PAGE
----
[Updated Impressions] Brink

Yes, we played some more Brink. Here are our updated impressions.
Author: Parjanya C. Holtz
Published: February 28, 2011

Over the last two years we've had a lot to say about a little game called Brink, offering in-depth previews by what must seem like every editor we have on staff. Whether seeing the game for the first time behind closed doors at Cologne, Germany's GamesCom '09, getting our first hands-on time with it at E3 2010, or suffering a painful defeat against human players at Pax Prime 2010 a few months ago, we've covered the game's different stages in its developmental evolution extensively. But not enough it seems, as Bethesda once again invited us out to San Francisco's W Hotel granting us an hour with Brink, likely a last time before its scheduled release date at the end of May.

It's a little difficult to find something unique to write about when a game has been covered by us as often as it has, so please forgive us for keeping it brief this time. However, do not make the mistake to assume that we are beginning to grow tired of seeing British studio Splash Damage's baby evolve. Of course it's always hard to judge a game's final and overall quality based on a few brief demos, and yet it's tough to not get overly excited for the final product upon playing Brink's campaign in online co-op, followed by Paul Wedgewood, Splash Damage's CEO and Game Director guiding us through a few layers of the level of depth Brink's character customization promises to offer.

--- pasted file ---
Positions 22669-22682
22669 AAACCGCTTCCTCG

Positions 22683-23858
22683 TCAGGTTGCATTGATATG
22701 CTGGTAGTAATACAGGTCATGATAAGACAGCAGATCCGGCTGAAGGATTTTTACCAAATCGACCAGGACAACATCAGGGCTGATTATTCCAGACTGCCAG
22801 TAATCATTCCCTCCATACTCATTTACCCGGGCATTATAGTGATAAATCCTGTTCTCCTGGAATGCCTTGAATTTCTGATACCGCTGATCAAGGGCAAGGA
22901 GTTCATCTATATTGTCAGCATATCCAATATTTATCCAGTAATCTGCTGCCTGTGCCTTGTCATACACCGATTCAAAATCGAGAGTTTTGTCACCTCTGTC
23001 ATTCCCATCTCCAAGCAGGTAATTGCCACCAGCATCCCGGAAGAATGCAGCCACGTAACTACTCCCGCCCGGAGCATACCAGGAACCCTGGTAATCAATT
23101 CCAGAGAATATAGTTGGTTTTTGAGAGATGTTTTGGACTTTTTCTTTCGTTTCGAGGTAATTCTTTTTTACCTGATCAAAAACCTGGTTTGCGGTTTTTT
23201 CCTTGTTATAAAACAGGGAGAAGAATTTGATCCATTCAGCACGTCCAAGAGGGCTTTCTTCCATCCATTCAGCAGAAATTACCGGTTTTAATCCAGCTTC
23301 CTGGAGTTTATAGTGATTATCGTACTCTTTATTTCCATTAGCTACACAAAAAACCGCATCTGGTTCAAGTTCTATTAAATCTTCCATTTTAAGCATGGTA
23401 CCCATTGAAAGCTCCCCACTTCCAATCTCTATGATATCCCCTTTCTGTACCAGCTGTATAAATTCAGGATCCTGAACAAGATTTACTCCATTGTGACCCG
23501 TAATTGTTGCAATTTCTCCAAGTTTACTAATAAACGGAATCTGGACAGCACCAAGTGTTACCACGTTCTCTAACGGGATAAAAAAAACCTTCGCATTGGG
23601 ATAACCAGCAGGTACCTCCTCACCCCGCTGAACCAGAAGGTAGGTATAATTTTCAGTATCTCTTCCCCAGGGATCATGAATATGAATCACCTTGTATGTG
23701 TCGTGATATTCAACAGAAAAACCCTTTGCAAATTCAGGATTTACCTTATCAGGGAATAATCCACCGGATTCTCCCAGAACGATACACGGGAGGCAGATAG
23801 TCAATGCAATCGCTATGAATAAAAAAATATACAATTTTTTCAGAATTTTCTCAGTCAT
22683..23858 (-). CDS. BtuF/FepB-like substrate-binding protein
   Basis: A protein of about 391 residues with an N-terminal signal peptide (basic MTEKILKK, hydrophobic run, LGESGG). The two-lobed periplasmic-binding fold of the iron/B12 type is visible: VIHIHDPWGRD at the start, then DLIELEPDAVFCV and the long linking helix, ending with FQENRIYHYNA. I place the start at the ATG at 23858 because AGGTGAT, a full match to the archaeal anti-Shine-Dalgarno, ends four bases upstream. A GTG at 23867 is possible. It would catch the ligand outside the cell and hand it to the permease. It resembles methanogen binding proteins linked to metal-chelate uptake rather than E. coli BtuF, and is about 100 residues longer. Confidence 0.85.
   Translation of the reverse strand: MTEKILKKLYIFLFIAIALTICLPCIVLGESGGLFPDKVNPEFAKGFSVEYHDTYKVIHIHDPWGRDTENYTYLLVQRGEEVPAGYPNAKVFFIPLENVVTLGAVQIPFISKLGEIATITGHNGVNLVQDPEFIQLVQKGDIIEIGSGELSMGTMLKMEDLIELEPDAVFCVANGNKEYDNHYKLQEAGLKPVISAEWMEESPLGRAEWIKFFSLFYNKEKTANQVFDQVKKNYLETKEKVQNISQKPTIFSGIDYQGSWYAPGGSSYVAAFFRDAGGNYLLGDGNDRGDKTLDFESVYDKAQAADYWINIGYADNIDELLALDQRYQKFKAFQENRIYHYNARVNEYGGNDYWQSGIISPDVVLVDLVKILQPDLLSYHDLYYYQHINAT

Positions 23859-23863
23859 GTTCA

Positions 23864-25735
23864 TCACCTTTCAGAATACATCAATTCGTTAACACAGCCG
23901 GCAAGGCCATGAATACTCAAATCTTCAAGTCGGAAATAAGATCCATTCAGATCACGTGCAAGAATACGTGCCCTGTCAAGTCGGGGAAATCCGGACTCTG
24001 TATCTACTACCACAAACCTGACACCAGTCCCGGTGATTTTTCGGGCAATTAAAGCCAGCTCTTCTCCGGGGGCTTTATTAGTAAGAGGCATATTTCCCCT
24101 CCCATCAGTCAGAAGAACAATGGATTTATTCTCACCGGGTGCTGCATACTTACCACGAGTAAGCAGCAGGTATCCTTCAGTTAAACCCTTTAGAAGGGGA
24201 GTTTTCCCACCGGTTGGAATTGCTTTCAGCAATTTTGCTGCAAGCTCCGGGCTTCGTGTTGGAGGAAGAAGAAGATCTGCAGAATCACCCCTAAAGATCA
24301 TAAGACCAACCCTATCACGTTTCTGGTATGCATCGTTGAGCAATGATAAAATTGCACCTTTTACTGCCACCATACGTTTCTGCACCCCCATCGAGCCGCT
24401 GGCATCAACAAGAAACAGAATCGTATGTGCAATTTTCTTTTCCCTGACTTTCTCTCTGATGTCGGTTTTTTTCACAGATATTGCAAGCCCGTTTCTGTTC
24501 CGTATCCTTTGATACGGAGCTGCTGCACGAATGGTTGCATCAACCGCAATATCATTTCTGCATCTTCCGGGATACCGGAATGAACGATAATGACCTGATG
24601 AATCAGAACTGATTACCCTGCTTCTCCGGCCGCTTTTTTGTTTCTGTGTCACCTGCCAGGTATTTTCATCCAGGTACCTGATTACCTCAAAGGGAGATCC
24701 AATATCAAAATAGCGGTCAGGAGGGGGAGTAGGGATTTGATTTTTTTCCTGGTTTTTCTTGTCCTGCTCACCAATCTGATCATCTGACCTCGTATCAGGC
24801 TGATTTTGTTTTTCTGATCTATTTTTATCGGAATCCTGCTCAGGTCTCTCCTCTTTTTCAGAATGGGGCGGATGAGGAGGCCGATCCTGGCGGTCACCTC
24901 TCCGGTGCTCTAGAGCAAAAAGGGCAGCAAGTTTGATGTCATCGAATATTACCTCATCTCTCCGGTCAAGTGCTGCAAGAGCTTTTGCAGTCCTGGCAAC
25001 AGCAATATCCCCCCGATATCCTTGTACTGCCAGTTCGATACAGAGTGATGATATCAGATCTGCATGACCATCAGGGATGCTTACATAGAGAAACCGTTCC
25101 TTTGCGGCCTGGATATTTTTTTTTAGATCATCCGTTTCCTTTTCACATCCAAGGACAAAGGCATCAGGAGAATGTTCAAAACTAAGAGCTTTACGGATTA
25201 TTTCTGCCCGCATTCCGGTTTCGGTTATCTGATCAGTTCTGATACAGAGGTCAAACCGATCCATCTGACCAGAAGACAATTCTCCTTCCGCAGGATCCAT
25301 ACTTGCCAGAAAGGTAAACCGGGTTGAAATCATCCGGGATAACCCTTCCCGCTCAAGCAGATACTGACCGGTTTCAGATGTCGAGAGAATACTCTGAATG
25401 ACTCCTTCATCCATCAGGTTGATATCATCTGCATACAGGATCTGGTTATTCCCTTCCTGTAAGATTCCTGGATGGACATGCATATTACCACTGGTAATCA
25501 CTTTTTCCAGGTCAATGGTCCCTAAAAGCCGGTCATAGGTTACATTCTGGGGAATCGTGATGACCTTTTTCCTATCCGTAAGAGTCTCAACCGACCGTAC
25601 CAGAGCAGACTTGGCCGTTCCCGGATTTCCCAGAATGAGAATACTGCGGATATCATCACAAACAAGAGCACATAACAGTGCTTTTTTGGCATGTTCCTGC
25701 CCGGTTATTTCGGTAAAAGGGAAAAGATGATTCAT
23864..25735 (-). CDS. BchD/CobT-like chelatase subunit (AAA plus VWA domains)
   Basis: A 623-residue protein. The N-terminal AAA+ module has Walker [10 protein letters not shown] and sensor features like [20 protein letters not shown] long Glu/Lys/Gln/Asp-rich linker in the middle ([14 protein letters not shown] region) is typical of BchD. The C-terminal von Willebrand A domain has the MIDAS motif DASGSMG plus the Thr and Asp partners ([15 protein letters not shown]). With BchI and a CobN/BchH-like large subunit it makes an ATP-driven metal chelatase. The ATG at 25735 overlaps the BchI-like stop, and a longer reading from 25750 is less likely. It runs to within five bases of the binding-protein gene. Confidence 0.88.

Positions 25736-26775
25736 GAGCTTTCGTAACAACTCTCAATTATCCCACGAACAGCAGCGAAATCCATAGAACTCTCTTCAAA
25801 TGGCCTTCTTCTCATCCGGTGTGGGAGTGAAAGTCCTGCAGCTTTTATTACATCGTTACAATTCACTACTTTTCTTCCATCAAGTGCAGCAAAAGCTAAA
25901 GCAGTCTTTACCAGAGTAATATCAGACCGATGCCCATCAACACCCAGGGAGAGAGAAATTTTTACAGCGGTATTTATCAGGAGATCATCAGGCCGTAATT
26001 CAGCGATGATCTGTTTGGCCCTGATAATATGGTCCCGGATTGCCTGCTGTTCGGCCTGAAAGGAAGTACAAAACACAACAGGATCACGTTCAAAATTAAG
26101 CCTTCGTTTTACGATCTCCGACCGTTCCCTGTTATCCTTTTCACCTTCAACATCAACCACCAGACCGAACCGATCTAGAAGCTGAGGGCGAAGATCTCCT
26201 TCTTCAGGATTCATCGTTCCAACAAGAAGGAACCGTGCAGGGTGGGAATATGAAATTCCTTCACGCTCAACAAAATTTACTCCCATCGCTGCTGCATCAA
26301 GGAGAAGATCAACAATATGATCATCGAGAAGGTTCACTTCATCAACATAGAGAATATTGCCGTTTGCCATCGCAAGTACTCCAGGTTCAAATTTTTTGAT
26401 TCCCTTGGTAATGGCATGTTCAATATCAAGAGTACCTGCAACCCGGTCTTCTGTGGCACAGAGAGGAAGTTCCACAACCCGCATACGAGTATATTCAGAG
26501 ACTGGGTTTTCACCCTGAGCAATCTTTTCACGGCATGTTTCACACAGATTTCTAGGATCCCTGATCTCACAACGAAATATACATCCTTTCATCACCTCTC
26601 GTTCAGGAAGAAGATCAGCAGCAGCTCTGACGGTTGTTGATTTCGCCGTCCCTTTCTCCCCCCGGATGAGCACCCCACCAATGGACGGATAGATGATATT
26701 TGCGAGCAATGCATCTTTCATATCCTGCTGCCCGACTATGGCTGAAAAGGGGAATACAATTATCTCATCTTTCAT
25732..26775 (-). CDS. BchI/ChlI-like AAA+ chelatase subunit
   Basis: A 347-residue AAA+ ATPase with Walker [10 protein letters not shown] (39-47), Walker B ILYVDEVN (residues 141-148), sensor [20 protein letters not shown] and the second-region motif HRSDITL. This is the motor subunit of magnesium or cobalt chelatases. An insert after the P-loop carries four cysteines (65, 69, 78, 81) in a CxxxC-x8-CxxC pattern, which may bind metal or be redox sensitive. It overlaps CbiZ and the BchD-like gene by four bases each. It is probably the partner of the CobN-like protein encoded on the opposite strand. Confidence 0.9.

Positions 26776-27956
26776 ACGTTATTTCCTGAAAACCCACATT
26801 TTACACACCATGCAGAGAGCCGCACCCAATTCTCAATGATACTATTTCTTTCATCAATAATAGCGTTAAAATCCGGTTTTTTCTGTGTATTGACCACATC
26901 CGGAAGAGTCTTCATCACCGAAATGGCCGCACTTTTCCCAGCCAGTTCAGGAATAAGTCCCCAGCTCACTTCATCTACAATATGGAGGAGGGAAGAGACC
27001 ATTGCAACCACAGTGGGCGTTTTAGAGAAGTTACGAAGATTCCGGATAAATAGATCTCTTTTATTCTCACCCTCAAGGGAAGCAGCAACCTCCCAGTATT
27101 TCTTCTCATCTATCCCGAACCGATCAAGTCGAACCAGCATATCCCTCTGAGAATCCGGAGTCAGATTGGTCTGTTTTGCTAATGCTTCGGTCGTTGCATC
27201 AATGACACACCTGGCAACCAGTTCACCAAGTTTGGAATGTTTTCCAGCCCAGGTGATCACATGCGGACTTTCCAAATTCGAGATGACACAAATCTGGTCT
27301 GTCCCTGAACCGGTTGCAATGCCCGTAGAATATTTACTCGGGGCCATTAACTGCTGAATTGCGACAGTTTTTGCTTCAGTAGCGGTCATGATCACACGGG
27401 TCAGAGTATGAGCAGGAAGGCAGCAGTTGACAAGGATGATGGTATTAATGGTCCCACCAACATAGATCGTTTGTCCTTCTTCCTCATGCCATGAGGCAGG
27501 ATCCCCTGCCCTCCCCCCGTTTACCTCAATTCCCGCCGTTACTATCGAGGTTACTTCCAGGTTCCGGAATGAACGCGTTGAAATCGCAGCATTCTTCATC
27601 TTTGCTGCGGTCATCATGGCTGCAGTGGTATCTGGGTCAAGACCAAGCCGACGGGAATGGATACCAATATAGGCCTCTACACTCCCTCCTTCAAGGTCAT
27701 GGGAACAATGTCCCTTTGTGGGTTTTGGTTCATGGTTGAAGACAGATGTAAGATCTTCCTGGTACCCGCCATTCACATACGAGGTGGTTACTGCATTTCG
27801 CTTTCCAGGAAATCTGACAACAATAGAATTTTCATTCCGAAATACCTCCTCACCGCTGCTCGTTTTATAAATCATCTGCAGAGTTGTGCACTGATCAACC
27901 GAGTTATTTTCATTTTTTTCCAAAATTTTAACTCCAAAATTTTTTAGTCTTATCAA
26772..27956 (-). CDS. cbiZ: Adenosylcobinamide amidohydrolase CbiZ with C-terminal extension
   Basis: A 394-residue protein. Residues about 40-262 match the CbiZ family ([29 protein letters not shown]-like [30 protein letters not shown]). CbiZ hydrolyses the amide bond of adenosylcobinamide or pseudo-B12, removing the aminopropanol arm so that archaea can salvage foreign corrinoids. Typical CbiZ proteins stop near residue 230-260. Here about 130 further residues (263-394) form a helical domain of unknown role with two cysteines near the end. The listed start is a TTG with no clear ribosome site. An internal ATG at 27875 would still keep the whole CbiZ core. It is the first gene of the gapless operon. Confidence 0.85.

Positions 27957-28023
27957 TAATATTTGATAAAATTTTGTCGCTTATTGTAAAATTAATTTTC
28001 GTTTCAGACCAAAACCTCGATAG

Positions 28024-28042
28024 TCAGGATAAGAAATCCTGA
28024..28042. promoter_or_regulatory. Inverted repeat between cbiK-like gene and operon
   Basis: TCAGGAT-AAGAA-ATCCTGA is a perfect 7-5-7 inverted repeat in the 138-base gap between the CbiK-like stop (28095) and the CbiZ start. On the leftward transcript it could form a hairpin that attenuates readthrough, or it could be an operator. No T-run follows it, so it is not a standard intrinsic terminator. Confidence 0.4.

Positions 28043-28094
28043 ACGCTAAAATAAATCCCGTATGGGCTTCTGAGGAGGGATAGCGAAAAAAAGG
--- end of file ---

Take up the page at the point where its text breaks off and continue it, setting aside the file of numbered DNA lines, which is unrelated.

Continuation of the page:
In only a couple of short minutes we were able to create a character that both looked fantastic, and unique, immediately delivering that sense of individualism that is so essential to the enjoyment of today's online shooter. The difference here simply being the amount of depth the character creator demonstrated, and therefore the all the more surprising streamlined accessibility the feature managed to retain, one that Splash Damage rightfully so seems to be quite proud of. Once you've created your character (and customized your weapon - similarly in depth to the character creator, the weapon customization here easily rivals what the Call of Duty series has established so well in recent years), everything from looks to stats, and even earned experience points, seamlessly carries over across all modes of play. What this means, is that may you choose to begin playing the campaign alone against bots, only to then decide to take the experience online cooperatively with up to seven friends against either the AI or eight human opponents, your character stays with you at all times throughout the experience. Speaking of offline single-player, Wedgewood was keen to point out the AI's strengths, yet also said that players who take the game online are rewarded with higher experience points than those preferring to keep their campaign strictly offline.

There is little else that needs to be said at this point besides that the game still looks and plays great (on PS3s!), and we really can't wait much longer to get our hands on a final build to find out just how well Splash Damage has managed to package this obviously excellent gameplay foundation into the final product. If you feel like wanting to learn more about what Brink and its so called “SMART” system is all about, I highly recommend reading either J.D.'s or Sam's excellent previews. Oh, and be sure to check out those freshly baked new screenshots that went up today right here.